glass Definition

  • 1a hard, brittle substance, typically transparent or translucent, made by fusing sand with soda and lime and cooling rapidly. It is used to make windows, drinking containers, and other articles
  • 2a drinking container made of glass

Using glass: Examples

Take a moment to familiarize yourself with how "glass" can be used in various situations through the following examples!

  • Example

    The window was shattered into a thousand pieces of glass.

  • Example

    She poured herself a glass of water.

  • Example

    The table was set with crystal glasses.

  • Example

    He wore glasses to correct his vision.

glass Synonyms and Antonyms

Synonyms for glass

Antonyms for glass

Idioms Using glass

  • one should not criticize others for faults that they themselves have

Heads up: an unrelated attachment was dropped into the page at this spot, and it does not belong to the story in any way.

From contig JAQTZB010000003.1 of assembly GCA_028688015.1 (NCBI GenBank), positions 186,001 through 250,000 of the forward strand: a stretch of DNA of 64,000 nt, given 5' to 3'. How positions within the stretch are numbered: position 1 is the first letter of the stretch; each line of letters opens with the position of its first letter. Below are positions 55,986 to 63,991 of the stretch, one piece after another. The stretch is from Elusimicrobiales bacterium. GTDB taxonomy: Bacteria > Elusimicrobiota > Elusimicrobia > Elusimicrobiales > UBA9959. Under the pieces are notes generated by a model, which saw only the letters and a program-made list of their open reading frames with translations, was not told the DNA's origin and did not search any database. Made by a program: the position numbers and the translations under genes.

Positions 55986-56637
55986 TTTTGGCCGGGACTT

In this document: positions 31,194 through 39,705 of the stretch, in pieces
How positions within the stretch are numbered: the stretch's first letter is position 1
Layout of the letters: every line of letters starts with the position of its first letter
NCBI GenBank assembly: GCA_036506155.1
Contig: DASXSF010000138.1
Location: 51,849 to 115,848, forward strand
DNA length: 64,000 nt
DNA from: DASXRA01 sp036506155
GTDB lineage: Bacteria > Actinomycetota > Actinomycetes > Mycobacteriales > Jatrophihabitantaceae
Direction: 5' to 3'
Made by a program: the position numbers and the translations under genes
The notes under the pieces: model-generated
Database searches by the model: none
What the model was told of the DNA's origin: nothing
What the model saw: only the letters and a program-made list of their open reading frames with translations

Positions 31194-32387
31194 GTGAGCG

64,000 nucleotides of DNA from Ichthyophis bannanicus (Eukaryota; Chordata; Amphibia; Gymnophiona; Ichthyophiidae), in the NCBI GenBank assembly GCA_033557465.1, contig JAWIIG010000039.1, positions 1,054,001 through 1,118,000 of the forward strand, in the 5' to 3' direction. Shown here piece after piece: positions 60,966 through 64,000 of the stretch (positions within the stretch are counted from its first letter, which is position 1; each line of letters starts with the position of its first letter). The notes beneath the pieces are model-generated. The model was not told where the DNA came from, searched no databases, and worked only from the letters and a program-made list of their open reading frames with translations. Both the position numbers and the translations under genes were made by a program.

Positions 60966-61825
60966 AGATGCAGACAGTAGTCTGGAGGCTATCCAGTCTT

He criticized his colleague for being late, but people who live in glass houses shouldn't throw stones.

  • to be easily knocked out, either literally or figuratively


    He may be a good fighter, but he has a glass jaw and can't take a punch.

  • to preserve or protect something, often something valuable or rare


    The museum put the ancient artifact in a glass case to protect it from damage.

Phrases with glass

  • to propose a toast, usually with an alcoholic drink


    Let's raise a glass to the happy couple!

  • through rose-colored glasses

    to see something in a positive light, often ignoring negative aspects


    She always sees the world through rose-colored glasses, even when things are tough.

  • a mirror


    She stared at her reflection in the looking glass.

Origins of glass

from Old English 'glæs'


Summary: glass in Brief

The term 'glass' [ɡlæs] refers to a hard, brittle, transparent or translucent substance made from sand, soda, and lime. It is used to make windows, drinking containers, and other articles. 'Glass' also refers to a drinking container made of glass. The phrase 'raise a glass' means to propose a toast, while 'people who live in glass houses shouldn't throw stones' cautions against criticizing others for faults one has oneself.

How do native speakers use this expression?